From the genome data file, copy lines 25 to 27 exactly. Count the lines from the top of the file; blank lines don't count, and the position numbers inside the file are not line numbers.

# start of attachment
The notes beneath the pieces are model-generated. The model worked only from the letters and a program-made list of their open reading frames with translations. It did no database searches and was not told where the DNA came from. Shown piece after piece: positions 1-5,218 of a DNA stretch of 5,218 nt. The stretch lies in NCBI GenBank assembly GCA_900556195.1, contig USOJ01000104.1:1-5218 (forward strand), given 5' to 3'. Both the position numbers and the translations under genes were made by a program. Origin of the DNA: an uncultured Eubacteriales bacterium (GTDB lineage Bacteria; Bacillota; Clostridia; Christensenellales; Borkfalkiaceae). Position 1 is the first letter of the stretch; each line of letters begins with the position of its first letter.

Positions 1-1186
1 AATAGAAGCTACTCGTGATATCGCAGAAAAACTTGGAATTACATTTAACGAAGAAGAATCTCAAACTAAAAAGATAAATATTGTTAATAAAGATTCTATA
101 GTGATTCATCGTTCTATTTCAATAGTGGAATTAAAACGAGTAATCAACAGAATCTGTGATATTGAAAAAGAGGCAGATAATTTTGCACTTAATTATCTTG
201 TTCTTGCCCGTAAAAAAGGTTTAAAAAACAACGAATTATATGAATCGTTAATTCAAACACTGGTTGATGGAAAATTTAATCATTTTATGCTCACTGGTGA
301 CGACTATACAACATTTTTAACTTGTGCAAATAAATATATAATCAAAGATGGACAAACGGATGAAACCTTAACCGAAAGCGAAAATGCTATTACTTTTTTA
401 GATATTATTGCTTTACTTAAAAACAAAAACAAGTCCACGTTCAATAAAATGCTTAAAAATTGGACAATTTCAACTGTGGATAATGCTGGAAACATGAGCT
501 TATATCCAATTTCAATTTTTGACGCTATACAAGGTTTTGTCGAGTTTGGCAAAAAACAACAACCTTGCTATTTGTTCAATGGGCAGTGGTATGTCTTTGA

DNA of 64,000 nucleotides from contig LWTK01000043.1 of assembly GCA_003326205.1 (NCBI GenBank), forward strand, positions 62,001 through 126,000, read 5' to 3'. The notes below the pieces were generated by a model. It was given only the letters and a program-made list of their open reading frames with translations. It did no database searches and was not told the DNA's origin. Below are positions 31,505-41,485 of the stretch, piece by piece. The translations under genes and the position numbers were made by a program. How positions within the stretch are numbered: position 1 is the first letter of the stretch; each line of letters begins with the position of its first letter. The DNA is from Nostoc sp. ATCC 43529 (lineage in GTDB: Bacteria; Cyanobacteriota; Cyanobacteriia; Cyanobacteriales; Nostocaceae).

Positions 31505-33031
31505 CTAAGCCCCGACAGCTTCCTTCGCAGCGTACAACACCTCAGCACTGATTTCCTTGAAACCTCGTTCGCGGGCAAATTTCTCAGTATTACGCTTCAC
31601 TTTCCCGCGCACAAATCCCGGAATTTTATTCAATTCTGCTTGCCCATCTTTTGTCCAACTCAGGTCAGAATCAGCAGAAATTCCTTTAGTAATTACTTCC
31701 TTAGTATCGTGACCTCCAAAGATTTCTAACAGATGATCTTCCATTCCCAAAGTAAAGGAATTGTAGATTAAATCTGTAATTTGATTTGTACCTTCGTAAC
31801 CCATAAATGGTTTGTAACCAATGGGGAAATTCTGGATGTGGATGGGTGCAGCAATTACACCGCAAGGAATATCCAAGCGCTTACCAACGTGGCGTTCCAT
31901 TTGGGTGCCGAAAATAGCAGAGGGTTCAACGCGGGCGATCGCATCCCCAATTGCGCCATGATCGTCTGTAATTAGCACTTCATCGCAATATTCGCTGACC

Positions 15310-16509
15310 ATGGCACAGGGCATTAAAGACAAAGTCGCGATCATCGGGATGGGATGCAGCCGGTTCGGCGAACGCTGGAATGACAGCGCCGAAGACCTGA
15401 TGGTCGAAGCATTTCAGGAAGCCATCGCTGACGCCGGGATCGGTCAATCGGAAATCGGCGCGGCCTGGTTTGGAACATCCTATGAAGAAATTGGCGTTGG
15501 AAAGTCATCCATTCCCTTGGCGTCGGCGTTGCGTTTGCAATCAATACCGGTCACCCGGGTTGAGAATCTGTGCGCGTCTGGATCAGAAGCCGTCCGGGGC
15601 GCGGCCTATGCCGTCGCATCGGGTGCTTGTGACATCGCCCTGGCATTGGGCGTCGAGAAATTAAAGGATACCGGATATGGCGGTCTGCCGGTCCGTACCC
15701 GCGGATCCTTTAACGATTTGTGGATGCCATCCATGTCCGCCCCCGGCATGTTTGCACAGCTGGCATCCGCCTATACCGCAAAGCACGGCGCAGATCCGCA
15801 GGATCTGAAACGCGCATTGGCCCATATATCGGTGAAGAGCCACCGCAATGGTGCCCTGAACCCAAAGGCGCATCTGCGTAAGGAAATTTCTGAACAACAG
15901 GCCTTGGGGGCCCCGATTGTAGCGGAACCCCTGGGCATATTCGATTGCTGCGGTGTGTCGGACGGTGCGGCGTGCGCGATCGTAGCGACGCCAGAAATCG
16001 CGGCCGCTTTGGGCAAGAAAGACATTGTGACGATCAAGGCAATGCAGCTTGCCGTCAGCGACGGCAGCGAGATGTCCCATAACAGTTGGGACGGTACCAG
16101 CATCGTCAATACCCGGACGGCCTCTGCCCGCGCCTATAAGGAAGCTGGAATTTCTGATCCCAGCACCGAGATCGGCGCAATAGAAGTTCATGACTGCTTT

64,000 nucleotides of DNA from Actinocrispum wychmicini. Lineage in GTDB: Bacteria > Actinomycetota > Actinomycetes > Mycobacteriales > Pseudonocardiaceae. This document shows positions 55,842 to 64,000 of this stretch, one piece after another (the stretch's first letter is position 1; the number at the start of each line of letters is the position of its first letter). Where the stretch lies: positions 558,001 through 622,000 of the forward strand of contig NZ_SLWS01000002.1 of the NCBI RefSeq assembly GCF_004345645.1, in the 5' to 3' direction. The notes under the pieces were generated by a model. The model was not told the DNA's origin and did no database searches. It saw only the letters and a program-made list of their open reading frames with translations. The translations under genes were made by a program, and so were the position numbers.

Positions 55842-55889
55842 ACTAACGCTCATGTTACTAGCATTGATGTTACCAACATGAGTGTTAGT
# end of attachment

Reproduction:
16101 CATCGTCAATACCCGGACGGCCTCTGCCCGCGCCTATAAGGAAGCTGGAATTTCTGATCCCAGCACCGAGATCGGCGCAATAGAAGTTCATGACTGCTTT

64,000 nucleotides of DNA from Actinocrispum wychmicini. Lineage in GTDB: Bacteria > Actinomycetota > Actinomycetes > Mycobacteriales > Pseudonocardiaceae. This document shows positions 55,842 to 64,000 of this stretch, one piece after another (the stretch's first letter is position 1; the number at the start of each line of letters is the position of its first letter). Where the stretch lies: positions 558,001 through 622,000 of the forward strand of contig NZ_SLWS01000002.1 of the NCBI RefSeq assembly GCF_004345645.1, in the 5' to 3' direction. The notes under the pieces were generated by a model. The model was not told the DNA's origin and did no database searches. It saw only the letters and a program-made list of their open reading frames with translations. The translations under genes were made by a program, and so were the position numbers.

Positions 55842-55889